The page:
The distribution of isozymes of superoxide dismutase in a moss Barbula unguiculata and a hornwort Anthoceros punctatus, which have been placed in phylogenetic clades closer to vascular plants than to liverworts, was studied to obtain information on the molecular evolution of SODs in land plants. Moss cells expressed Mn-SOD in mitochondria, two CuZn-SODs in cytosol and chloroplasts and no Fe-SOD. Hornwort cells expressed two CuZn-SODs as the major isozymes, three Mn-SODs, and very small amount of Fe-SODs. Especially from the view point of presence or absence of Fe-SOD, the SOD isozyme pattern of the moss and the hornwort was different from that of a liverwort Marchantia paleacea var. diptera and similar to that of most vascular plants.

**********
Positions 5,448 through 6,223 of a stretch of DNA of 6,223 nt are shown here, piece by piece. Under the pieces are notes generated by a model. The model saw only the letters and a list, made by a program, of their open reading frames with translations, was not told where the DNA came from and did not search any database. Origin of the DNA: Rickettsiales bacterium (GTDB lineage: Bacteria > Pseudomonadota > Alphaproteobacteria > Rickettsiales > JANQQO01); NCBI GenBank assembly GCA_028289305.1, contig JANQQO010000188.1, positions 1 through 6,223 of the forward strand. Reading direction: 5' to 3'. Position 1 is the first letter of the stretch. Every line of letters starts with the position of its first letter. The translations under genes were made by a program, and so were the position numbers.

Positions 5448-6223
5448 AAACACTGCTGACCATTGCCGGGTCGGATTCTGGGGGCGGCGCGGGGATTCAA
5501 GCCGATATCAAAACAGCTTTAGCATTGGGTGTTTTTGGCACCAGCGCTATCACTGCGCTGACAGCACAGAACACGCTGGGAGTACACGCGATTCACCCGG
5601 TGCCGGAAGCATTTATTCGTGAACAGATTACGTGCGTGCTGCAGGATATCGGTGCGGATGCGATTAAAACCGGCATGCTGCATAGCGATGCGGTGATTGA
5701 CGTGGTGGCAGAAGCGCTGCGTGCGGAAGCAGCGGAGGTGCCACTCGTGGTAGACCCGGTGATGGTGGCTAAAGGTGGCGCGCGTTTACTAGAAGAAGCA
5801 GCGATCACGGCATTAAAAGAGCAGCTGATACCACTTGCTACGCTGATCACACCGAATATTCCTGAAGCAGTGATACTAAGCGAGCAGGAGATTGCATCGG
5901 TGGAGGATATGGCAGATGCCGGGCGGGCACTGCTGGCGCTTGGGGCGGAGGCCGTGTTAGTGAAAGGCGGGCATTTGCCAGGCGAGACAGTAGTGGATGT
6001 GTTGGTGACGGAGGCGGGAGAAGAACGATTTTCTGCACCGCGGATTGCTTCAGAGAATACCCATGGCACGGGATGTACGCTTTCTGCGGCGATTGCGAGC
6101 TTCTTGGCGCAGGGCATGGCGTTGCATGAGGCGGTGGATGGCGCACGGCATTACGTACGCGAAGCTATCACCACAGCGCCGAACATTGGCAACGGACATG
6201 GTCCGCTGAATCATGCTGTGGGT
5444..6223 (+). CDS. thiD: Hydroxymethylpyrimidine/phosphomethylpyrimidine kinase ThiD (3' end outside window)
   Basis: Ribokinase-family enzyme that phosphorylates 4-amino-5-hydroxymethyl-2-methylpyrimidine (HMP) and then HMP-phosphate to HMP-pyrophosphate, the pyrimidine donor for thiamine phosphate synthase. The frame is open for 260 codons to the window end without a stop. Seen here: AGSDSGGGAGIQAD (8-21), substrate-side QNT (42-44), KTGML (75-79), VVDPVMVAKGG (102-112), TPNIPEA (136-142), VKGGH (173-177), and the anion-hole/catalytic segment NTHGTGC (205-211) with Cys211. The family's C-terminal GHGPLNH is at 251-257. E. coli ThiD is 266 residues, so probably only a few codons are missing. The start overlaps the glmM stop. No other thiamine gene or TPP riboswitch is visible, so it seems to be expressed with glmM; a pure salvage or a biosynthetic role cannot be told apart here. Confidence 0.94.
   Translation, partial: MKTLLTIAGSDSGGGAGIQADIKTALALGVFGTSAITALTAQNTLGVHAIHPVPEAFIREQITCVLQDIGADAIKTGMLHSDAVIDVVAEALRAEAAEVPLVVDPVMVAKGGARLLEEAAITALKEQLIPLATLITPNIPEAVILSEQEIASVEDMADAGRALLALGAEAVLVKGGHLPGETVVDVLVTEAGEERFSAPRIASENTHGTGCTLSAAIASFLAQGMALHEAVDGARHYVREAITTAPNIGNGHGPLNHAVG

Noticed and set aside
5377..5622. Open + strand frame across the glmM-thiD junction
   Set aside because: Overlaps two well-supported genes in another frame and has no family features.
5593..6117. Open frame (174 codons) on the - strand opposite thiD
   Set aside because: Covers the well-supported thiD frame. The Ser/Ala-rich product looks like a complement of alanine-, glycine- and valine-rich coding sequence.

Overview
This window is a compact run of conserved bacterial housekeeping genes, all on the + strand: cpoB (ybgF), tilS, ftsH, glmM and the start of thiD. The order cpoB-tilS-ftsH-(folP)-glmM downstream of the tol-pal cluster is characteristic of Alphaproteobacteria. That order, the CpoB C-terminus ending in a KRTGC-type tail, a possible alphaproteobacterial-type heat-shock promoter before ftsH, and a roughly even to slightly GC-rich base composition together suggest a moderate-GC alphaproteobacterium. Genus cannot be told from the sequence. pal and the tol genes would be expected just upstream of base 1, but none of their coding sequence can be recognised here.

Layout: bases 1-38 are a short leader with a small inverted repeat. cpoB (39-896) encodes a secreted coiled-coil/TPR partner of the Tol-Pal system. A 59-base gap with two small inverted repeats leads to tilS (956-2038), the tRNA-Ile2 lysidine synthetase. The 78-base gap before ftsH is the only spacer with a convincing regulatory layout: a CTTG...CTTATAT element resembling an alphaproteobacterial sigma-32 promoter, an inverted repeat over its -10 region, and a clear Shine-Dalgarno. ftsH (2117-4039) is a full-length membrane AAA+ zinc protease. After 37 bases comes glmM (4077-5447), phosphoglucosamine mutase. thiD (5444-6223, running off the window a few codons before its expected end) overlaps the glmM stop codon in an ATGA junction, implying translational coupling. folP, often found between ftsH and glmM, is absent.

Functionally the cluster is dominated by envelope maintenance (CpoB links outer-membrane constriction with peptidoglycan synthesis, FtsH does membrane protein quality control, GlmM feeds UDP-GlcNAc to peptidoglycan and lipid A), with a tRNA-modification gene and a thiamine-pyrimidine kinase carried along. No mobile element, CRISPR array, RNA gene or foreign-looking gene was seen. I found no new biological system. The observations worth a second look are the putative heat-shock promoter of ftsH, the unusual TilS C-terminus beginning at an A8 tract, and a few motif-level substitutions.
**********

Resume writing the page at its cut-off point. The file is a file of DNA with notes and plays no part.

Net photosynthesis of three species of Plagiomnium mosses and its relation to the light and temperature were measured with the CI-301PS. These mosses are Plagiomnium acutum, P. maximoviczii, and P. vesicatum from western Hunan, China. The experimental results were as follows: (1) The photosynthetic capacity of these mosses are about 40-63 µmol CO2 kg d w-1 sec-1; (2) The net photosynthesis (Pn) increased with the temperature rise from -15℃ to 25(30)℃. The maximum of Pn was usually reached between 25-30℃. (3) The Pn increased with the enhancement of light (PAR), between 0-400 µmol m-2 sec-1, the maximum of Pn reached in PAR 200-400. The compensation point of light is within PAR 10-20. The light and temperature response models and curves were fitted by the computer. The results indicate that the mosses growing in low light habitat have higher chlorophyll content, low a : b ratio. The method to use the CI-301PS to measure the moss photosynthesis was also discussed in the paper.